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  • Writer's pictureStand-Up Comedy Historian

A Puzzling Fixation

Updated: Aug 12, 2023

This is one of my oldest pieces of comedic writing from 2000, when I was applying for college.


Little did I know my "addiction" would be my salvation in terms of getting me through my stay at the psych ward last week. Plus, I love seeing Bo Burnham and other comedy references in the NYT crossword!


The closest thing to a Bo clue from January 3, 2022


Anyway, please enjoy this rumination on puzzles that I wrote when I was 18.


A Puzzling Fixation by Jessica Lasak


Each morning, no matter what kind of mood I am in or what is happening in my life, I sit down with a cup of tea and the puzzle section of the newspaper. When I am working out a crossword or unscrambling a Jumble in my head, the worries of homework and high school dissolve among the black and white crisscrossing lines. The smooth dark writing of the ballpoint pen and the image of black ink etching letters on the stark grayish white grids open my mind and soothe my soul.


My fervor for puzzles blossomed because of my grandfather. When I was very young, he nicknamed me "Puzzle Girl" because of my love of finding solutions to problems and, of course, puzzles. Every time we would visit him, there was a stack of puzzles, bound by a single rubber band, lying on the breakfast table. When we returned home after each trip, I would lie down on the thick shag carpet in the study and spread the puzzles out in chronological order so as to complete each one in its correct sequence. These puzzles were simple rebuses or crosswords in the Scranton newspaper, but I savored finishing every one before dinner. One day, when I had completed the entire cluster, ennui set in. On the back of the first one I had finished, there was another puzzle called a Jumble. Seeing this title, I recalled my father's showing me one of these new puzzles in our newspaper. When he explained to me how to solve the puzzle, I felt that the entire procedure was overwhelming; in frustration, I ran to my bedroom. Eventually, I decided I was mature enough to solve a Jumble. To my surprise, I found the first two scrambled words to be incredibly easy to decipher, but the others were more complex. In five minutes, I had solved the entire puzzle and knew I was hooked. From Jumbles, my puzzle appetite grew to consume crosswords and, my new favorite, Cryptograms. Because my addiction became insatiable, I began to subscribe to GAMES magazine in my early adolescent years and, needless to say, I still need my daily fix each morning.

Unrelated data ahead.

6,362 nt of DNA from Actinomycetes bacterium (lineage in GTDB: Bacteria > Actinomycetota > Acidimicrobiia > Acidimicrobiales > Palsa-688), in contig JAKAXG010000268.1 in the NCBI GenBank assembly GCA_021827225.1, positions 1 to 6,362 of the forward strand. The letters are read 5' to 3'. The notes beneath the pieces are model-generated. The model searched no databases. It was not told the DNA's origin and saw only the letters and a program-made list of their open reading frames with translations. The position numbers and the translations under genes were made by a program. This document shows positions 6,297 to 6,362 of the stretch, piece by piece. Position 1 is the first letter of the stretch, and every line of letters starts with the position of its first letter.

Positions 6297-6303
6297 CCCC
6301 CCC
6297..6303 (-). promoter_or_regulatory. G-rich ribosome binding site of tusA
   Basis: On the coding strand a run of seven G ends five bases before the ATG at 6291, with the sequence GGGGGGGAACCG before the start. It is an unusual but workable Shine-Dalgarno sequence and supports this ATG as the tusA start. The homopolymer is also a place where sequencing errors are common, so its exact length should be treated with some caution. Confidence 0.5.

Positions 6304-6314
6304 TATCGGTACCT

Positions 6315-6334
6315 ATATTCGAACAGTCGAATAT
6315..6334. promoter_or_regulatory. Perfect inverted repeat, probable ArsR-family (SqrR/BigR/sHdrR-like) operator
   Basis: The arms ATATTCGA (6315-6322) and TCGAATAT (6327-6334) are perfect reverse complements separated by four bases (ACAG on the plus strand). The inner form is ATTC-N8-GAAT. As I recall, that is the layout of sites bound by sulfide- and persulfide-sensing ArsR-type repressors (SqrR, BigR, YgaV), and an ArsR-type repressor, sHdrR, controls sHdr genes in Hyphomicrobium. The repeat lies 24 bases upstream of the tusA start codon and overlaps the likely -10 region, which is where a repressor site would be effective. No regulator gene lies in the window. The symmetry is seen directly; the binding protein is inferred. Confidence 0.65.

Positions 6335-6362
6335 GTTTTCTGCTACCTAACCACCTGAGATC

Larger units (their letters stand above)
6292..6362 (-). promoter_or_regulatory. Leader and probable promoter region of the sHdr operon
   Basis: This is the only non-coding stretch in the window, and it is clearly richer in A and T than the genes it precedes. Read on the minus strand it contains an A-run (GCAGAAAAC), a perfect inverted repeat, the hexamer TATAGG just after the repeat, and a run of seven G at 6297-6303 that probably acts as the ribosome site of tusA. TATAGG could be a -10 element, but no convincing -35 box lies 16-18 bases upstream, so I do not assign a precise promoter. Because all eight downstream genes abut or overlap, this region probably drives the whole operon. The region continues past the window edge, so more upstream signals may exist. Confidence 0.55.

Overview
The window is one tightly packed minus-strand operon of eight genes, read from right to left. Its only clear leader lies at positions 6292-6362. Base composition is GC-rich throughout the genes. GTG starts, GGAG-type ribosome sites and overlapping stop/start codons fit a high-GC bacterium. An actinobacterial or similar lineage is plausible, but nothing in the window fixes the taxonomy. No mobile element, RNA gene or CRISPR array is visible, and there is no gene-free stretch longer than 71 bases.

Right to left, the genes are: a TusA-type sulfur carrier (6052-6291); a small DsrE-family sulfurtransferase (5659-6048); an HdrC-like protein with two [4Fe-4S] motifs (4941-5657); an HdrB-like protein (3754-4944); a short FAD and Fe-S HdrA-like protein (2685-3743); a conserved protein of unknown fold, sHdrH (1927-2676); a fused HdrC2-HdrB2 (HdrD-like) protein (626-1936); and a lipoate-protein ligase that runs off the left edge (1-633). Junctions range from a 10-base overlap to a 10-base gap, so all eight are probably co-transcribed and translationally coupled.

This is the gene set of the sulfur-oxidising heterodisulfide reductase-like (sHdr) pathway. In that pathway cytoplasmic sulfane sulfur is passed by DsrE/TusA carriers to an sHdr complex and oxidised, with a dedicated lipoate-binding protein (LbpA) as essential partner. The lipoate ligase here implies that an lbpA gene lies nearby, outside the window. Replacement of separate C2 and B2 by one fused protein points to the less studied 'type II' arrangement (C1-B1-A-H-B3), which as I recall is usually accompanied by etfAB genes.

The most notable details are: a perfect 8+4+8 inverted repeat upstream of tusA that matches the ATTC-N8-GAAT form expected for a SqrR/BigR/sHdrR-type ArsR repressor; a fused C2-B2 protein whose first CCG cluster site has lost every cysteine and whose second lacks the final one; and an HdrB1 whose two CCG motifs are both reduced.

As I grew older, I would also meander my way through the newspaper, taking in an article or two, before tackling the puzzle section. For International Studies class, my teacher, Mr. Sklar, required the entire class to read the newspaper each day. His persistent urgings exposed me to world affairs and national news. Reading the newspaper enabled me to become a better reader and writer, not to mention a more successful pseudo-contestant on "Jeopardy!" when I participate at home. From this exposure to newspapers, journalism began to entice me.


Now, the crisp scent of fresh newsprint and the excitement of flipping to see my name printed above a news article evokes a strong sense of accomplishment. Puzzles became my diving board: a way for me to plunge into the thrilling pool of writing and journalism.

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